Interessengemeinschaft Leichtbau e.V. (igeL)
Interessengemeinschaft Leichtbau e.V. (igeL)
Geobenstraße 4-10
32052 Herford
Tel. +49 (0) 5221 126537
Fax. +49 (0) 5221 1265537
Date 02 / 2011
Client Interessengemeinschaft Leichtbau e.V. (igeL)
Category Presse-Information
Key ilne1103


igeL press conference on 18 Jan 2011
Statement Klaus W. Goecke from GoeckeDesign

The lightness of design The return to an old design maxim: form follows function. In recent years furniture design has often been limited to new colours, woods or decorative finishes, with seemingly no desire to achieve more utility, functionality or value for money.

As a result, individual products in the furniture industry are becoming increasingly alike with less and less scope for individuality. Where differences do exist, they are mostly restricted to the use of beech heartwood, walnut or oak in solid and partially solid wood products. In addition, all furniture is white with shades varying from cool to warm. This socialisation of design needs to be reinvigorated with new materials, new functions and sustainability.

The picture I have just painted doesn’t just hold true in living areas; a similar situation applies to bedroom furniture, which does occasionally show more surface techniques being used but otherwise exhibits few notable innovations, for all the quantity of products on offer. Even kitchen furniture, which is generally considered an innovation leader in the cabinet furniture industry as a whole, often consists of very similar products. This does not, however, invalidate the excellent technical standard of German fitted kitchens. This criticism, like the products on offer to consumers, is directed at the marketing gimmicks of retailers, who are always coming up with new anniversaries and anniversary special offers instead of giving space to innovative products.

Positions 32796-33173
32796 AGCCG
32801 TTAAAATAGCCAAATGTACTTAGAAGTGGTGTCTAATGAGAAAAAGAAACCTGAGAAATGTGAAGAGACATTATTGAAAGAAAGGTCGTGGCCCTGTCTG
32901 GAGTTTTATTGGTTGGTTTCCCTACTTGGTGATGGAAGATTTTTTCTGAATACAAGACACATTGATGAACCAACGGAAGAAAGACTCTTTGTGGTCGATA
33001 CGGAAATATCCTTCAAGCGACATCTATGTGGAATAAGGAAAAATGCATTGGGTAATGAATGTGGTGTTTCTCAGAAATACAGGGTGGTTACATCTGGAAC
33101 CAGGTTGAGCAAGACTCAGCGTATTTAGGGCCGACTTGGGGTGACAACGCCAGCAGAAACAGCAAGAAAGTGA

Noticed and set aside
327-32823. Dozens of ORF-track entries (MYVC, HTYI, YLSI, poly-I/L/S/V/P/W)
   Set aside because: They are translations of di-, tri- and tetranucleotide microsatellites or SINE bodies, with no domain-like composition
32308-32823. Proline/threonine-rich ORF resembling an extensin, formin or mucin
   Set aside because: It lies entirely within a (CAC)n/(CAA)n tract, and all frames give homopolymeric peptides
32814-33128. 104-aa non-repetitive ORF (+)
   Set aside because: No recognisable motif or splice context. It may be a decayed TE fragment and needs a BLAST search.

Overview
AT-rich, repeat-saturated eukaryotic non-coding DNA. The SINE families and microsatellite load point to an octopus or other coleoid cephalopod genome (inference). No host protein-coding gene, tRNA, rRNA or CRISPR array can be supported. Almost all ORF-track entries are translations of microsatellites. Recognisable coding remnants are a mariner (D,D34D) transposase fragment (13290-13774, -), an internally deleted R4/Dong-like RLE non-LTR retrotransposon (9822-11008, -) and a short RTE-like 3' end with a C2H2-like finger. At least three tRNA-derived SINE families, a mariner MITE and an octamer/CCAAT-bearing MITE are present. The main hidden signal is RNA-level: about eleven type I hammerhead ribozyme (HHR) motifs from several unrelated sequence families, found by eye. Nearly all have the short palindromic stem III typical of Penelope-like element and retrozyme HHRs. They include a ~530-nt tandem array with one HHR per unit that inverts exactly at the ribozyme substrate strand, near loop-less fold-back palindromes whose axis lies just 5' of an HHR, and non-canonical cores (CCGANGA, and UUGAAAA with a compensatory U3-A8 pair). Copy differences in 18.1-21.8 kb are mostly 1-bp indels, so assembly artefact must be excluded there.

The supplier industry, which has often been a source of innovation for the furniture industry, has opened up innovative new areas by picking up on established ideas. Lightweight construction panels are already an established technology in touring caravans and boat-building. Only when competent supplier companies with different specialisations combine their efforts will it be possible to manufacture new, individual furniture models on an industrial scale.

What new possibilities will be created by this new product mix, for example in living areas? Nowadays, the focus in living rooms is on units to store TV, audio, hi-fi and entertainment systems. In rented accommodation there is the problem of wiring and the all-too-familiar cable spaghetti. The static properties of lightweight construction elements allow them to cover larger areas without the problems associated with particle board and also have enough space inside to accommodate cables, lighting and power supplies. Horizontal modular elements of different widths not only create a whole new look but also provide scope for new functions. Panel sections can even be freely mounted to give access to storage space while taking up minimum space.

90% of American housewives have walk-in wardrobes, while 90% of German housewives dream of owning one. Lightweight construction technology can transform a 2.5-metre-wide wardrobe into a 4-metre-wide panorama of the contents, with an “open sesame” effect. It not only enables pioneering innovation but also a way of making those German housewives we mentioned happy. No extra space is required, so the new wardrobe can be installed in a regular-sized bedroom.

German fitted kitchens are internationally renowned as some of the most technically advanced cabinet furniture in the world, but still, naturally, have potential for improvement. Innovations on the kitchen front include wall cabinets up to 3 metres wide with a door that opens in a single motion without getting in the way. The whole width of the cabinet interior is visible and accessible at once.

That’s what we call lightness in furniture design.

New technical solutions make apparently difficult design problems easier and open up new design possibilities. Priority is once again given to function in areas where we thought the possibilities were exhausted. Designing with lightweight construction panels permits the integration of fittings, the use of light, the bridging of large distances without curvature, and the incorporation of different material thicknesses, allowing us to reinvent the use of proportions. Equipped with all these possibilities, we are finding new design ideas and approaches in familiar problem areas. Lightweight design makes light work of difficult products – a new approach to success.

Further messages